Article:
The 25th International World Wide Web Conference was held in Montreal, which meant I was able to attend the whole week. Nevertheless, with 118 papers, 72 posters, 30 demos, 21 workshops, and 7 tutorials, I still had to miss plenty of intriguing-looking sessions. One in particular I was sorry to miss was the presentation of a paper on how the qwerty arrangement of letters on a keyboard affects perceptions of the positivity of words – words with more “right hand” letters are considered more positive that those with more “left hand” letters. So, presumably, anything with an “-ing” ending is more positive than anything with an “-ed” ending.

Linked Data Workshop

I thoroughly enjoyed the Linked Data day and it seems we are moving closer to tools and apps that will help people publish and manage their data as Linked Data. As the opening speaker noted, it is hard to evangelize the use of Linked Data when many end users just want a familiar Excel spreadsheet. It is also hard for Linked Data enthusiasts who don’t have a development team familiar with rdf on hand to publish their data, even if they want to. Publishing Linked Data should be as easy as posting to social media!

A step in this direction is Annalist – A practical tool for creating, managing and sharing evolving linked data.

A very interesting paper was on semantic annotation of scholarly work on the Qur’an. Islamic scholarship is particularly well suited to a linked data approach, as so many verses of the Qur’an need to be read alongside other verses, as well as tracing the history of interpretations over the centuries.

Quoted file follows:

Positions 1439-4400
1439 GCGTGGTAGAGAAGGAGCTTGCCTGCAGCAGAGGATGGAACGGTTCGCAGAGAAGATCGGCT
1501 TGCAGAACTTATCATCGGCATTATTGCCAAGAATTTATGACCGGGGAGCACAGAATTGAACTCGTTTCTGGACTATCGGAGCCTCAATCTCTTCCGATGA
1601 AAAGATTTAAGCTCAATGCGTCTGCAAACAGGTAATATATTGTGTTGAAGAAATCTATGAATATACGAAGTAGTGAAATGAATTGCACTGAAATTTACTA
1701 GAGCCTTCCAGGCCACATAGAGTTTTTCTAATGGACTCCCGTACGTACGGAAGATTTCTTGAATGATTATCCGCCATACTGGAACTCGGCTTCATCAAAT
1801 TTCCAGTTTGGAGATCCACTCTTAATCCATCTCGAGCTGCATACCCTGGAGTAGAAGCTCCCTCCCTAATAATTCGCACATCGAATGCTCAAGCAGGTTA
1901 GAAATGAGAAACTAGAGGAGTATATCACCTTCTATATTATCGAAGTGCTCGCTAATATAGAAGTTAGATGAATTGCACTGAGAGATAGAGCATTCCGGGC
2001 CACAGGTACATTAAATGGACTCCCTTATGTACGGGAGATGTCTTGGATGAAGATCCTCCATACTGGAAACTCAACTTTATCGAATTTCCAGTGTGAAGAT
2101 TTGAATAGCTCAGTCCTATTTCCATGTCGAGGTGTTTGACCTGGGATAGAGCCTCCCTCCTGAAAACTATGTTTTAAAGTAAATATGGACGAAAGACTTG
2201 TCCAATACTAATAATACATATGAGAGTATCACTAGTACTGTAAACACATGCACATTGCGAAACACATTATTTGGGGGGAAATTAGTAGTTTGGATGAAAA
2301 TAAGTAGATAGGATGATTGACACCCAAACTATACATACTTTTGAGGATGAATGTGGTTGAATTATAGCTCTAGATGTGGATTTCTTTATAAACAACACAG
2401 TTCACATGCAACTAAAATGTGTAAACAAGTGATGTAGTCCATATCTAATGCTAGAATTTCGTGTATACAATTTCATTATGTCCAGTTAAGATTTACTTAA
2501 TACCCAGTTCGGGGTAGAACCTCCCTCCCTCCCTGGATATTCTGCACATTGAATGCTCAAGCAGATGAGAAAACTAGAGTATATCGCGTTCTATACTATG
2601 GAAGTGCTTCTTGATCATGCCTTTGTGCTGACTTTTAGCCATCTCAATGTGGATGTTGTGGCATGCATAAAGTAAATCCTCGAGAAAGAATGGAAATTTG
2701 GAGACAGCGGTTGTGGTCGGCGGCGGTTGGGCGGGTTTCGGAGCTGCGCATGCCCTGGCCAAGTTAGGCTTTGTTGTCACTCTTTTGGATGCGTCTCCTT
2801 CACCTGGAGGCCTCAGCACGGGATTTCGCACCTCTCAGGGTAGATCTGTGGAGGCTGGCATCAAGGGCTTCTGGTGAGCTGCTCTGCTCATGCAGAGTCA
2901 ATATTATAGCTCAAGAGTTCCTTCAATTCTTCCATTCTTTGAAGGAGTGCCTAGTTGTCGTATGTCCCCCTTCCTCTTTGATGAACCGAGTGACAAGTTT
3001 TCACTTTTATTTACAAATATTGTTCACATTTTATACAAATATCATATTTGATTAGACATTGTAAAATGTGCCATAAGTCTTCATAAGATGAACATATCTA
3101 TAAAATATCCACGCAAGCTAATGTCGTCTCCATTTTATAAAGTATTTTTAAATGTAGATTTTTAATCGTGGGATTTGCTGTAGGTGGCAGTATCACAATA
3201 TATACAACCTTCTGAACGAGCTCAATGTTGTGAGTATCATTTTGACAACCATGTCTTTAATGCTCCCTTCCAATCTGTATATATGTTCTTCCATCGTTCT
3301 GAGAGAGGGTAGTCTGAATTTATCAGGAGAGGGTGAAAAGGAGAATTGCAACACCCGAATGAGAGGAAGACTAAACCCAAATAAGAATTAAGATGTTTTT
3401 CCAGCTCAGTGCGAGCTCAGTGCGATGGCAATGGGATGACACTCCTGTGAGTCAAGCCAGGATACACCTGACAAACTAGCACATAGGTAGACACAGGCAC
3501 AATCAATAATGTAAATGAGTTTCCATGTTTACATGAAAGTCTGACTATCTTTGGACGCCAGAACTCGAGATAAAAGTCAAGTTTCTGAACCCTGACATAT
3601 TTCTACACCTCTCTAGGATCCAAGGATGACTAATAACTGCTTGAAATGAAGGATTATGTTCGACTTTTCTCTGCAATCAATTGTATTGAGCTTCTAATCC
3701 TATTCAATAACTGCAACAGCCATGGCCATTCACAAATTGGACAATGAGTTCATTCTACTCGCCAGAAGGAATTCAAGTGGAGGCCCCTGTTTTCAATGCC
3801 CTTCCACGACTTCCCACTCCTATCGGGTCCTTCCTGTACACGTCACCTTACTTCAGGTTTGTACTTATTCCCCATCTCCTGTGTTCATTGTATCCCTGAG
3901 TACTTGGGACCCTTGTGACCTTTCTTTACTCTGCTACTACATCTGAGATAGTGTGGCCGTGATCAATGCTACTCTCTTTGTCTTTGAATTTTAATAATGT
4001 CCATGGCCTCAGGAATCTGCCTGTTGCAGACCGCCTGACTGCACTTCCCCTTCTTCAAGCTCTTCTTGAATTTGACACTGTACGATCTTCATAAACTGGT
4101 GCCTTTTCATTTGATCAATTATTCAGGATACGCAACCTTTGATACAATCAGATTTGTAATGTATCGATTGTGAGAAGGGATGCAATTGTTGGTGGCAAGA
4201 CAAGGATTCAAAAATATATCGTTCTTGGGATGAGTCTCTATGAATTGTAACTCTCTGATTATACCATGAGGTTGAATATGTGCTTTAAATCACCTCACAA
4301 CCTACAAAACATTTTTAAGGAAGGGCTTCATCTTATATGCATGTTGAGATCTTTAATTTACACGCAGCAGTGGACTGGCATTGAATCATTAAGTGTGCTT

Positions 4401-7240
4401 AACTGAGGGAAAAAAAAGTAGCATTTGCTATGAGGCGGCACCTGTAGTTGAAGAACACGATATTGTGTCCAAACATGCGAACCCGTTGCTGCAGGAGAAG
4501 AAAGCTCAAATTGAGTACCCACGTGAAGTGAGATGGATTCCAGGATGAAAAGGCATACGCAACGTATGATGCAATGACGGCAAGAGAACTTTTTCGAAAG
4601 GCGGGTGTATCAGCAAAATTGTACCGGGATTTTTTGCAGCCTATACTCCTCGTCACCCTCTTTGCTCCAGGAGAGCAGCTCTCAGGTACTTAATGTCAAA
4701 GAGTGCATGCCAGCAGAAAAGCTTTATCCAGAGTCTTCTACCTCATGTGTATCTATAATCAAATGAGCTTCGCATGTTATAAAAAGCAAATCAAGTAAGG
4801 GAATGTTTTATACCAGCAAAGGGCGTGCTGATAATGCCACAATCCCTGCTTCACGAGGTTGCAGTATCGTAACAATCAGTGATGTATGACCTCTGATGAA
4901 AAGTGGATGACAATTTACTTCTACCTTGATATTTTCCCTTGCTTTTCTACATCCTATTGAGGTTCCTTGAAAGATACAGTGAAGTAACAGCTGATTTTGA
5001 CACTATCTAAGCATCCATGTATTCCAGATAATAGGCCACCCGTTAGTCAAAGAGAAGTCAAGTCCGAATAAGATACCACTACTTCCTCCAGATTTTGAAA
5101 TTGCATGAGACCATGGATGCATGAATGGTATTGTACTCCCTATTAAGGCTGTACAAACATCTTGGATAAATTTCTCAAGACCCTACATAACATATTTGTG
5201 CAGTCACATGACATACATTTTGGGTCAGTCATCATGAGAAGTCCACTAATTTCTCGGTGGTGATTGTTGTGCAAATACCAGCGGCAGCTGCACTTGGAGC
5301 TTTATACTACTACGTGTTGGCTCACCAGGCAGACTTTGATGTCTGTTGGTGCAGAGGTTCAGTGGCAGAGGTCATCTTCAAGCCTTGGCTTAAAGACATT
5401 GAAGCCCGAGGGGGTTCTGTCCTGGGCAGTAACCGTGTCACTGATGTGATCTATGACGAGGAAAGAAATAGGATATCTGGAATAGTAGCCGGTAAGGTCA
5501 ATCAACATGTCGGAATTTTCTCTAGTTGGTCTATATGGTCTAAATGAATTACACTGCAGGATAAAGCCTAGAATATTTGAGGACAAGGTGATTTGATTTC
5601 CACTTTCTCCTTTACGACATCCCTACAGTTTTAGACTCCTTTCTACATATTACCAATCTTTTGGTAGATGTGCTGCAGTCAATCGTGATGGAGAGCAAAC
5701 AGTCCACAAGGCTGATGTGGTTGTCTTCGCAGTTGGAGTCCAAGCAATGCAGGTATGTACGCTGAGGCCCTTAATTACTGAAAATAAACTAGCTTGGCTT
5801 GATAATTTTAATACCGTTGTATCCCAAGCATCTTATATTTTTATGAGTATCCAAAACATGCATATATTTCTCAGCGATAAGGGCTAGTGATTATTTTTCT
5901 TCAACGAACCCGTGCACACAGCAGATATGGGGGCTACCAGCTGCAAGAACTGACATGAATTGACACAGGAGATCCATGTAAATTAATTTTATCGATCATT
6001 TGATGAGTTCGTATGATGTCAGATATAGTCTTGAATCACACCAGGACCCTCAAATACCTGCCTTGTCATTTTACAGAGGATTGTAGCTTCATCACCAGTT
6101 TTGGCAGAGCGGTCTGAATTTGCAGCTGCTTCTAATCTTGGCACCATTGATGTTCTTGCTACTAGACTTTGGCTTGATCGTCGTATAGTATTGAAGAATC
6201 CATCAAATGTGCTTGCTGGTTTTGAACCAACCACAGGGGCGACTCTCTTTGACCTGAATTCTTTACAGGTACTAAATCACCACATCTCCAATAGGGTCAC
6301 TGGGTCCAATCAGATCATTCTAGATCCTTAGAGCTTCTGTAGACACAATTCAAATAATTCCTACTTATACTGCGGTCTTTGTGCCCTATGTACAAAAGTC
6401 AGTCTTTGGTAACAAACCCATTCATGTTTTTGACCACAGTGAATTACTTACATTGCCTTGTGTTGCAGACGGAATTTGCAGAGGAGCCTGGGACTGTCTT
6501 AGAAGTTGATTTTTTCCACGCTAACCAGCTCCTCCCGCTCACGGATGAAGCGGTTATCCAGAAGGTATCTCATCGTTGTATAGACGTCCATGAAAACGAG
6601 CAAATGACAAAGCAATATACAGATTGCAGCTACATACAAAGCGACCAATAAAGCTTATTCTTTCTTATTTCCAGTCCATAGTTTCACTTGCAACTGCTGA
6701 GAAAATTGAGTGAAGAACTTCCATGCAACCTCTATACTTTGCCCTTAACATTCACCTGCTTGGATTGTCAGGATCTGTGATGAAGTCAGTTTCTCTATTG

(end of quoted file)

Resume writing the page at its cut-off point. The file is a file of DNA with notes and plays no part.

Keynote Addresses

There were three very impressive keynote addresses, by Sir Tim Berners-Lee, Mary Ellen Zurko, and Peter Norvig.

Sir Tim‘s opening keynote called for re-decentralization of the web, pointing out that all the effort of contributing photos, news, etc. to sites such as Facebook, is that these contributions are not being made in an open way that will benefit humanity, but are locked in, so that they only benefit Facebook’s shareholders.

Mary Ellen Zurko talked about security on the web, how it remains vitally important as a socio-political as well as technical concern, and if she could turn back time would find an alternative to passwords!

Peter Norvig described machine learning algorithms, which can find correlations in datasets but still need human input to give context to the results.


I was delighted to be introduced to pataphysics – the science of imaginary solutions – and patadata. It is pleasing that there are still people trying to defend the vision of the web as a playground for creativity, against the push to make it no more than an efficient commercialized virtual high street for shopping.

The spirit of surfing the web just to wander about in the hope of encountering unexpected juxtapositions and spontaneous serendipities – in contradiction to Google’s drive to give you exactly what you were looking for – is captured in the syzygy surfer. The Syzygy Surfer aims to delight you with its search results, without trying to match your preconceptions of what a “correct result” might be!